In the case of Rowling I've always found her work to be trite and hackneyed.  There was little that I felt even underwhelmed by, much less 'whelmed'.  Such views have been called sacrilegious in the past but when even Enid Blyton produces better literature you have to ask questions.  I always point interested readers to Le Guin's Earthsea works, the Weirdstone of Brisinghamen or Feist's earlier work (especially the Daughter series) before he crawled up his own backside and started repeating himself over and over ...
: Re: A Moral Dilemma - separating the art from the artist
: milstar 15 February, 2021, 05:58:13 PM
To me, it just depends on whether artist's body of work is influenced by artist's personal views or actions. Because you can be an a-hole in real life, and Mr. Magic in whatever is what you do (drawing, writing, acting, directing). In fact, when I look at directing for instance, James Cameron or Michael Bay are a-hole directors to me, but hey, one made Aliens, Abyss, Avatar, the other made Transformers series, earning piles of money in the process. And old Hollywood directors were much cruel toward actors and crew. But should we hate John Ford's She Wore Yellow Ribbon? I don't think so. Someone mentioned HPL. I admit I haven't got his views initially, only when I read his biography. In Shadow Over Innsmouth, fishmen were scary because I thought of them as any  malicious monsters you could find. Needless to say, HPL views were typical for 1920s. Okay, now I am straying off the subject here. Back on point, I believe reader's (or viewers) should have a little responsibility to what they chose as an object of consummation. What I do, for instance, before I read something new that interests me, is to read about the work, the artist so I could determine if I actually will enjoy it. I never read Cerebus, neither now I will. On the other hand, I loved Ender's Game, even though Orson Scott Card doesn't like two uncles in intimate situations. But to find something that just a little reeks on homophobia in Ender's Game is like a searching for needle in haystack.
Finally, like someone said, we all draw our (personal) lines. So, what matters to me, might not matter to other and vice-versa.
: Re: A Moral Dilemma - separating the art from the artist
: Jim_Campbell 15 February, 2021, 06:54:03 PM
Needless to say, HPL views were typical for 1920s.

Even by the standards of the day, Lovecraft's racism and antisemitism were pretty extreme.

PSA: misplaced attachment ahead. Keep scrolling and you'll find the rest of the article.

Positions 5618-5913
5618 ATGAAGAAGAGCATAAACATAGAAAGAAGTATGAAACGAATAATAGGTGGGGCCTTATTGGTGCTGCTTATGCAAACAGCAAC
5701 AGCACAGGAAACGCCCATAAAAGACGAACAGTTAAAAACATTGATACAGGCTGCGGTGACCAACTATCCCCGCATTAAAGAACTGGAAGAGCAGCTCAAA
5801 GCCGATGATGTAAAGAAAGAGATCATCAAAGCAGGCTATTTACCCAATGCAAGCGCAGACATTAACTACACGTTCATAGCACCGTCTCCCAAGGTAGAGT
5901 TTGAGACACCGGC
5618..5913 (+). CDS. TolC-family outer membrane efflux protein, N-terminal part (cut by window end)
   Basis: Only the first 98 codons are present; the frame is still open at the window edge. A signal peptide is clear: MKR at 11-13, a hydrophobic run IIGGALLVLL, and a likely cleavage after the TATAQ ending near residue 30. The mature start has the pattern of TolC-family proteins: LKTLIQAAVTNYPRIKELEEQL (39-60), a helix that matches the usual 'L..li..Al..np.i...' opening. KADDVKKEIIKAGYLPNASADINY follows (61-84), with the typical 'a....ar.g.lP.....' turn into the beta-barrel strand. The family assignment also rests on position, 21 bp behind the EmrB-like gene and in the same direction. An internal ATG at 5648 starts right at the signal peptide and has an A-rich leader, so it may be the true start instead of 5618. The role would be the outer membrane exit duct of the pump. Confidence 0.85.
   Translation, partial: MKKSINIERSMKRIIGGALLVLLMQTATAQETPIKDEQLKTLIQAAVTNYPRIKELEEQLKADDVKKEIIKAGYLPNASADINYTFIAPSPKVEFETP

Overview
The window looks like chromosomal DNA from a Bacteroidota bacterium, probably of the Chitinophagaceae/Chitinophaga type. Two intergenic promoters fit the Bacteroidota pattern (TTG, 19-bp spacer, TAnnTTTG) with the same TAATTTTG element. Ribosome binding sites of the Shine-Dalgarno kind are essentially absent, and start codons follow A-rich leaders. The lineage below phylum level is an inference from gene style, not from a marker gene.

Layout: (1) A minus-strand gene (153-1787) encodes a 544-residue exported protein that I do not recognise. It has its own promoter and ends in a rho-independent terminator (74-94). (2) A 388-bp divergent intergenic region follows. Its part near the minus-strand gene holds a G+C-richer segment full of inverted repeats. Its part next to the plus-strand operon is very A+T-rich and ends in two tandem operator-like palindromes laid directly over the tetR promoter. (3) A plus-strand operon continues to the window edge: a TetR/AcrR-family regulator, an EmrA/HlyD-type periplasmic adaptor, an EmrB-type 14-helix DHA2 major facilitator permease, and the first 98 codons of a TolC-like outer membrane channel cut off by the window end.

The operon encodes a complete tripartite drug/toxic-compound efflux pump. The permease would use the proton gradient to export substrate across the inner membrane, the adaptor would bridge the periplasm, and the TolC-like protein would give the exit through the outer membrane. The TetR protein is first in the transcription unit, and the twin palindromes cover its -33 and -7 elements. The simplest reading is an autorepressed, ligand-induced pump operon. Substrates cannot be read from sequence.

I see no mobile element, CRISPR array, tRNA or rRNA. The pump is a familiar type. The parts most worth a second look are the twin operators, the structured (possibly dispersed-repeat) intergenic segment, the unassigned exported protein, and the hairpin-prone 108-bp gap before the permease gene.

: Re: A Moral Dilemma - separating the art from the artist
: Leigh S 15 February, 2021, 07:26:46 PM
Yeah, while there were a lot of people who thought like HPL at the time, he was still quite deeply at the wrong end of a spectrum.  When you look at his upbringing, how he was isolated from "modern society" and self educated on decades old books, how he considered himself a product of an earlier time, a "colonial gentleman", how he bought ito the "scientific" but even then outdated ideas of race, you can put him into context, but it isnt as clean as "everyone thought like him". 

To get on the topic, there's a evidence from HPL that he did seem to realise later in his life that he had been somewhat wrong in his beliefs and was at the very least in thee provess of reexamining and rejectng some of if not all of his Conservatism,  and that can go some way to redeeming figures like Lovecraft - if he hasnt died at such an early age, he might have grown far enough to realise the inherent contradictions and fallacies in his youthful World View - theres certainly evidence he was at least on that path

But a lot of that might be me wanting to enjoy his writing!  I've not had a modern "reckoning" with any idols thankfully - I thought Morissey and Lydon were arseholes from the first time I encountered them. 
: Re: A Moral Dilemma - separating the art from the artist
: The Legendary Shark 15 February, 2021, 07:52:37 PM
I can offer two perspectives on this.

Firstly, as a reader/viewer, I can absolutely separate the art from the artist. Art I use for inspiration and entertainment - even the ghastliest of pieces can contain shards of both, and it's those shards I'm after. If the artist turns out to be a bigot, for example, then that's their problem because not even Leonardo da Vinci could convince me to believe something vile. My soul, for want of a better term, is my own responsibility and there are some things I will never let into it, no matter who tries to influence me to do so.